“Command the Israelites to bring you clear oil of pressed olives for the light so that the lamps may be kept burning.” — Exodus 27:20
The Torah portion for this week is Tetzaveh, which means “command” or “connect,” from Exodus 27:20–30:10, and the Haftorah is from Ezekiel 43:10–27.
Some things once you give them away are gone, like birthday presents or charitable contributions. Other things we give away, yet we haven’t lost anything at all, like a smile or kind words. However, sometimes when we give to others, we not only haven’t lost anything – we actually gain something in return!
This week’s Torah portion begins with a command from God to Moses: “Command the Israelites to bring you clear oil of pressed olives . . .” The name of the portion is taken from the word “command,” in Hebrew tetzaveh. However, the Jewish sages teach that tetzaveh has another definition as well. It can also mean “connect,” and this word is the key to understanding the entire selection.
When we define the word tetzaveh as “connect” the beginning of this portion reads, “Connect the Israelites . . .” The sages explain that this was God’s deeper message to Moses: His role was to connect the people to God. Moses was to enlighten them and bring them closer to the light of God.
The verse continues: “ . . . to bring you clear oil of pressed olives.” This meant that when Moses connected the people to the light of God, the result would be that they would bring much light to Moses. How does this work? The verse says that the people were to bring Moses olive oil, the fuel of the menorah, the holy lamp in the Temple. When Moses connected or “lit” up the people, they would cause his flame to burn brighter as well.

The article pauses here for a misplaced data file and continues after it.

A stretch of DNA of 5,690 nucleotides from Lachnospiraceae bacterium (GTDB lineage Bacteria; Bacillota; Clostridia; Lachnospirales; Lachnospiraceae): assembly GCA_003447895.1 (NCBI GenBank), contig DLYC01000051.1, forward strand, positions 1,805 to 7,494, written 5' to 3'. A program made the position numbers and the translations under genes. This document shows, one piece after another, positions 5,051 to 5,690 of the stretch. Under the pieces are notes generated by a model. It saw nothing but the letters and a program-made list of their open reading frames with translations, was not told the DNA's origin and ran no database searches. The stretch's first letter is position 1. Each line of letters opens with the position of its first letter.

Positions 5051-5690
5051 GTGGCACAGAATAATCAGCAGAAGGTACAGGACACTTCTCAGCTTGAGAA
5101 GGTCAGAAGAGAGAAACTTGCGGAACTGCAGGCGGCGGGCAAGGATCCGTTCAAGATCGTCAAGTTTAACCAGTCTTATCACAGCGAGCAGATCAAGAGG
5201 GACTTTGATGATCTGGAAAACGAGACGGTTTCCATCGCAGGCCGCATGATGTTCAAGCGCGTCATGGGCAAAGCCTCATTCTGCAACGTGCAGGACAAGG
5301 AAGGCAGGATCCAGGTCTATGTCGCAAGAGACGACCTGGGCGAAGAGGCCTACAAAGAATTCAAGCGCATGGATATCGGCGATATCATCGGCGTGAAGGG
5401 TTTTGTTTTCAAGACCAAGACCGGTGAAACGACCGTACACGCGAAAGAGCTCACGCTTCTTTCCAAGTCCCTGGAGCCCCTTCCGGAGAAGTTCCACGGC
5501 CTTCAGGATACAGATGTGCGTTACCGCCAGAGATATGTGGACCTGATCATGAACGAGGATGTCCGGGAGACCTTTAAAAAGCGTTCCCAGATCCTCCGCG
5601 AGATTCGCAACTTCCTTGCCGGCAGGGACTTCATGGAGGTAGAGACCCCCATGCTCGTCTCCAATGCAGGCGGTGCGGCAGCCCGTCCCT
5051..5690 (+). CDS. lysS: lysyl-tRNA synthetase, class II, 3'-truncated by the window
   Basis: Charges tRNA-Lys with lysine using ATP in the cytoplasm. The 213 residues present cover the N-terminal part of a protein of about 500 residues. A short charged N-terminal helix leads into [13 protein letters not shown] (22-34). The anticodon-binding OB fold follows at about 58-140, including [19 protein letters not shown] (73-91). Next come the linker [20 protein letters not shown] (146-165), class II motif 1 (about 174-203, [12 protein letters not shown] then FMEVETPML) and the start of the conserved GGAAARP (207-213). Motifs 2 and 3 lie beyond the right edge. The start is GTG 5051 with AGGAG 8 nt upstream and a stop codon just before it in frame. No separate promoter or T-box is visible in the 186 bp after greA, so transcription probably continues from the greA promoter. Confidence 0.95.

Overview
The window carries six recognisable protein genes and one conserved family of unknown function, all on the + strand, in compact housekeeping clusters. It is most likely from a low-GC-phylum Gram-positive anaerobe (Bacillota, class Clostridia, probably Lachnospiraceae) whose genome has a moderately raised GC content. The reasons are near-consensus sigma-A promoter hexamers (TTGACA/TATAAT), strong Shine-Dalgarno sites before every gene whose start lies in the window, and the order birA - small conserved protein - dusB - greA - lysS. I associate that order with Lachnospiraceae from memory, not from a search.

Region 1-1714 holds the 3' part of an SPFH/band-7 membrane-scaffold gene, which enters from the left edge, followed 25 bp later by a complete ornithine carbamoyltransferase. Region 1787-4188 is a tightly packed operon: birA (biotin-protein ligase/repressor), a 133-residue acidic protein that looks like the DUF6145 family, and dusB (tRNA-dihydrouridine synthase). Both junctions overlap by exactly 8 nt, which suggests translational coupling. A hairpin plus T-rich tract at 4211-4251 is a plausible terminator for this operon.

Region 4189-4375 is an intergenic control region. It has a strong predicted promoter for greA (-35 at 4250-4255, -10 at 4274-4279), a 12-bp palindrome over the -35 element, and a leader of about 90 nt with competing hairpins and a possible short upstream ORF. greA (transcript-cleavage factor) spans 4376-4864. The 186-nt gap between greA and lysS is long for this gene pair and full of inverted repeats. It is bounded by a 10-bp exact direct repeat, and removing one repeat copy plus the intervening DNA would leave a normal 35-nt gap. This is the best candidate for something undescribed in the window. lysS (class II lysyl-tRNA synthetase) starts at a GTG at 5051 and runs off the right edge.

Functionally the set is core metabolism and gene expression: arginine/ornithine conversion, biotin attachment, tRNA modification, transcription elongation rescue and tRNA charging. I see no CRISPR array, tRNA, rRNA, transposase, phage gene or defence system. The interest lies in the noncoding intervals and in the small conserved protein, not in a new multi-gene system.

While last week’s Torah portion was all about the physical construction of the Tabernacle, this week’s selection deals with the role of the priests, their garments, and their inauguration into service. Yet the name of the portion defines the essence of their service. While the priests were the spiritual leaders of the nation, their job was not to command – it wasn’t to boss people around or abuse their authority. Their role was to connect the people – to inspire them and bring them closer to God.
While we all yearn for a more godly world, the message of tetzaveh teaches us the right way to move the world in that direction. We can try to command people – to coerce them into believing what we believe and into behaving how we behave. But that’s been tried and doesn’t really work. The other way is through connecting people – through inspiring them and sharing our light with them. Not only is that method more effective, it is also far more rewarding.
So what can you give that you can’t lose and that gives back more in return? God! Connect someone to the light of God, and you will glow ever brighter, too.
With prayers for shalom, peace,
Rabbi Yechiel Eckstein
Founder and President